Cee-Lo Green has been so many things over the course of the past two decades (!!), it’s easy to forget that he initially made his name as part of Goodie Mob. While they didn’t receive the same amount of commercial and critical acclaim that their ATL brethren OutKast did, they were just as influential. After a decade apart, the group (also including Big Gipp, Khujo and T-Mo) reunited for Age Against The Machine, a primer on what hip-hop in 2013 should sound like. Meaningful, soulful, and lyrically dazzling, it certainly didn’t deserve the yawn it received from the music-buying public upon release. For those golden-age heads who feel like hip-hop has lost its shine: you would be wise to find a copy of this joint. It’ll take you back and move you forward at the same time.

MJ reviews “Age Against The Machine.”

Haim: Days Are Gone

These three California sisters are a little Fleetwood Mac, a little Wilson Phillips, and a little funky to boot! A performance on “Saturday Night Live” was the catalyst I needed to listen to their debut, Days Are Gone, in full. Man, what a great little pop album. As with a lot of great music made this year, Days Are Gone looks backward and forward simultaneously, with songs like “Falling” & “Don’t Save Me,” which have indie-pop cred while not sounding too far removed from the heyday of Sheena Easton. It’s a tricky little balancing act, but this trio performs it well.

Mayer Hawthorne: Where Does This Door Go?

I’ve always dug Mayer Hawthorne. I feel like with Where Does This Door Go?, he officially came into his own as an artist. While his first two albums almost seemed like a goof on old-school soul, Door does a great job of mixing current flavors with a classic sensibility. Collaborations with Kendrick Lamar and Pharrell Williams (who made up for a couple of years out of the spotlight by appearing on EVERYTHING in 2013) hit hard, most notably “Reach Out Richard,” which is a heartfelt letter from son to father as well as a dead ringer for a classic Steely Dan track. “Corsican Rose” is another fantastic dance jam, and Mayer also seems a lot more comfortable singing in his normal range as opposed to the falsetto that he used liberally on his first two albums. Neck and neck with JT’s 20/20 Experience as the blue-eyed soul release of the year.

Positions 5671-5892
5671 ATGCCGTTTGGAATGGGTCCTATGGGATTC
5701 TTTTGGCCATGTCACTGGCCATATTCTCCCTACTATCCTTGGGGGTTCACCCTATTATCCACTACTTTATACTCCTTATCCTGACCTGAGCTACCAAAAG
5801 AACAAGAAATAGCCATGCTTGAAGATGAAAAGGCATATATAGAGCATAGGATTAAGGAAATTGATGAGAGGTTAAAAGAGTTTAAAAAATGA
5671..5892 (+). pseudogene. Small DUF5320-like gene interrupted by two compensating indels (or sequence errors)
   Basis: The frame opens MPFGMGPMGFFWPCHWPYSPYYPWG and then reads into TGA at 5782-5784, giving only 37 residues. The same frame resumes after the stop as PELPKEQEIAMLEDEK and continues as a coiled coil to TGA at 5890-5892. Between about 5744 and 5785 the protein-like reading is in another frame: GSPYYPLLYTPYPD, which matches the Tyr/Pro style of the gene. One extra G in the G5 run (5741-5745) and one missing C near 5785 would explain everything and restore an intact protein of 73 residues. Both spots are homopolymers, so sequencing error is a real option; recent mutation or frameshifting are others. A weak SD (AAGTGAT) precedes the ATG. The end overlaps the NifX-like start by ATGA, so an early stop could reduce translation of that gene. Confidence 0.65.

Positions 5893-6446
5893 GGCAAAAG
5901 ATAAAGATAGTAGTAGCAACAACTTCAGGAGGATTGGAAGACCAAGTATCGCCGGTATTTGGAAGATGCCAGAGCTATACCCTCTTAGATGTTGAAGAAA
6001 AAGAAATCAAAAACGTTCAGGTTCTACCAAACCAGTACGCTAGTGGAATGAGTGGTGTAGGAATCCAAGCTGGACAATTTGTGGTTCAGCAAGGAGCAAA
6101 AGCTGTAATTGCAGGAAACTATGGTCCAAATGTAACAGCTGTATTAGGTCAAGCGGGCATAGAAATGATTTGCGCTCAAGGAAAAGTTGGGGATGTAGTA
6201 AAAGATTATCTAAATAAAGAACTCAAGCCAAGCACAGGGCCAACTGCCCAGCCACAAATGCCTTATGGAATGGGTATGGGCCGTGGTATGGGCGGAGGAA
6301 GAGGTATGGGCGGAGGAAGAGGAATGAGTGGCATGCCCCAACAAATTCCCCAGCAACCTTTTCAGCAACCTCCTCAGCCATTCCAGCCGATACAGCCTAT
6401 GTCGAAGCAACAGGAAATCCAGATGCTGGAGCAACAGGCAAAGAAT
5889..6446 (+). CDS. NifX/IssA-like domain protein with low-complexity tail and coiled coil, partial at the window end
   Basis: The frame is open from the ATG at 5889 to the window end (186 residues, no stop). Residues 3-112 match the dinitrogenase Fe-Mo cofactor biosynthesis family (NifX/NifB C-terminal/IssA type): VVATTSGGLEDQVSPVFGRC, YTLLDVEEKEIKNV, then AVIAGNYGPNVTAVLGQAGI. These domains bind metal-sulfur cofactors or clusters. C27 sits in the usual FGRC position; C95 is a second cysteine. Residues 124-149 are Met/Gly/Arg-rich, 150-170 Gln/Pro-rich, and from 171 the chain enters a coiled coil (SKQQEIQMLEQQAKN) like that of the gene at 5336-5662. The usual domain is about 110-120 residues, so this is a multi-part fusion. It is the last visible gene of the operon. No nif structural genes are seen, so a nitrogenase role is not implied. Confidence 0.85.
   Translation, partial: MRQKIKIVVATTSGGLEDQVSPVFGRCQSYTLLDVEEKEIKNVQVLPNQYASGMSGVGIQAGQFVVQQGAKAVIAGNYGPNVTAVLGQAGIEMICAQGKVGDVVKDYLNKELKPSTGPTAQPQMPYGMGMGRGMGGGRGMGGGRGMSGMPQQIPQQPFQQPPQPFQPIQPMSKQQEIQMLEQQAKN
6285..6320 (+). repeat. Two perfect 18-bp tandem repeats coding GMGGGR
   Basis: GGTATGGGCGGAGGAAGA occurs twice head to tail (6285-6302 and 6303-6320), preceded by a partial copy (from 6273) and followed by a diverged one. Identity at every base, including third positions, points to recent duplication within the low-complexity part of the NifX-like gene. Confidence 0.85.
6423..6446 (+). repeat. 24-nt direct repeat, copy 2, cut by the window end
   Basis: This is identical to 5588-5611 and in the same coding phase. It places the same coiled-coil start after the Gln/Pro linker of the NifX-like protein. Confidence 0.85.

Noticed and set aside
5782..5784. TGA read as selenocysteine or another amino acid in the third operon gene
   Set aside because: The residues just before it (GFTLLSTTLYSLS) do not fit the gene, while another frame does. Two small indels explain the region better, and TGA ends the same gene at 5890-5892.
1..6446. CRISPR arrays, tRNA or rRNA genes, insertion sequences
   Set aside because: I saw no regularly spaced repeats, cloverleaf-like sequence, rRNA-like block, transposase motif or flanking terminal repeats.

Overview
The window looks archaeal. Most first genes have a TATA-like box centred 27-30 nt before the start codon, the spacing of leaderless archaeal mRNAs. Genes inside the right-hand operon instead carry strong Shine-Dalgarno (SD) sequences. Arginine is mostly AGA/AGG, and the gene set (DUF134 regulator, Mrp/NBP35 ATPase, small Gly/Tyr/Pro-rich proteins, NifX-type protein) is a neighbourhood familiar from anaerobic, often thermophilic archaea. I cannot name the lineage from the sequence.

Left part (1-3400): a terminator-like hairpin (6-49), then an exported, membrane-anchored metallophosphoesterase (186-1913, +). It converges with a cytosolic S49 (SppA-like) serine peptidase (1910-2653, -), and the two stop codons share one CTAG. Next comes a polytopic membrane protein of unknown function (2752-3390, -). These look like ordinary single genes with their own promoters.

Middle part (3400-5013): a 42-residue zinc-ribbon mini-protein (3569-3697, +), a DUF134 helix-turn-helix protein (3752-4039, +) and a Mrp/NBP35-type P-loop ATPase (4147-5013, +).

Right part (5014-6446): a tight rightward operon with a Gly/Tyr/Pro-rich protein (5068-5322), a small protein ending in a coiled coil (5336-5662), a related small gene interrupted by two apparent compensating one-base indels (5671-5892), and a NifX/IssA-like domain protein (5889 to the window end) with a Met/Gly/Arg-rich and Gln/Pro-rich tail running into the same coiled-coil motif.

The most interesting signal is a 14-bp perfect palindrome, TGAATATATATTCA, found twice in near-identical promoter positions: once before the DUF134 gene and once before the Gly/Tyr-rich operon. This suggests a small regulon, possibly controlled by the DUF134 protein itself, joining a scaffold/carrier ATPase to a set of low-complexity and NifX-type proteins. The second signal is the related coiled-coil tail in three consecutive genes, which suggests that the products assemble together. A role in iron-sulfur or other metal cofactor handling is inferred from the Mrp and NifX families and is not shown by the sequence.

I think we may have gotten Dr. Z to reconsider “Where Does This Door Go?” (here’s his review)

Jim James: Regions Of Light & Sound Of God

YimyamesFor his first full-length solo project, the My Morning Jacket frontman recorded a space-pop/rock/soul masterpiece inspired by a spiritual awakening (which I’m sure of) and…lots of drugs (not so sure, but I have a hunch?) There’s a psychedelic/spacy vibe to Regions that isn’t nearly as unfocused as those words may indicate.  It’s actually a concise little set, with the danceable “Know Till Now” the only real moment of excessive sprawl. Jim’s earnest voice gives gravitas to songs like “Actress” and “A New Life,” and while MMJ’s live shows are legendary, Jim’s solo jaunt earlier this year was truly something special. There’s a clip of him performing “A New Life” on the Jimmy Fallon show with occasional collaborator Questlove, and it’s one of the most stunning televised musical performances I’ve seen in recent years. Of course, it isn’t on YouTube. Damn it.

Javelin: Hi Beams

No new Chromeo album this year? No problem! Check out Javelin’s second release, Hi Beams. Well, I guess that’s not exactly fair. I don’t know if Chromeo would create anything as awesomely silly “Judgment Night,” which sounds like a combination superhero theme/triumphant Jay Z track/WWE entrance music. Or something as indie-pop sweet as “Light Out,” which recalls new wave/new romantic pop more than the post-disco boogie sound that defines most of Chromeo’s music. Shit, maybe that was a bad comparison after all. At any rate, Javelin throws a variety of musical styles into the kitchen sink, then they jump into the kitchen sink and dance!

The second half of my list is on the way soon enough, as well as a look at some of the non-musical items that made 2013 a pretty great pop culture year.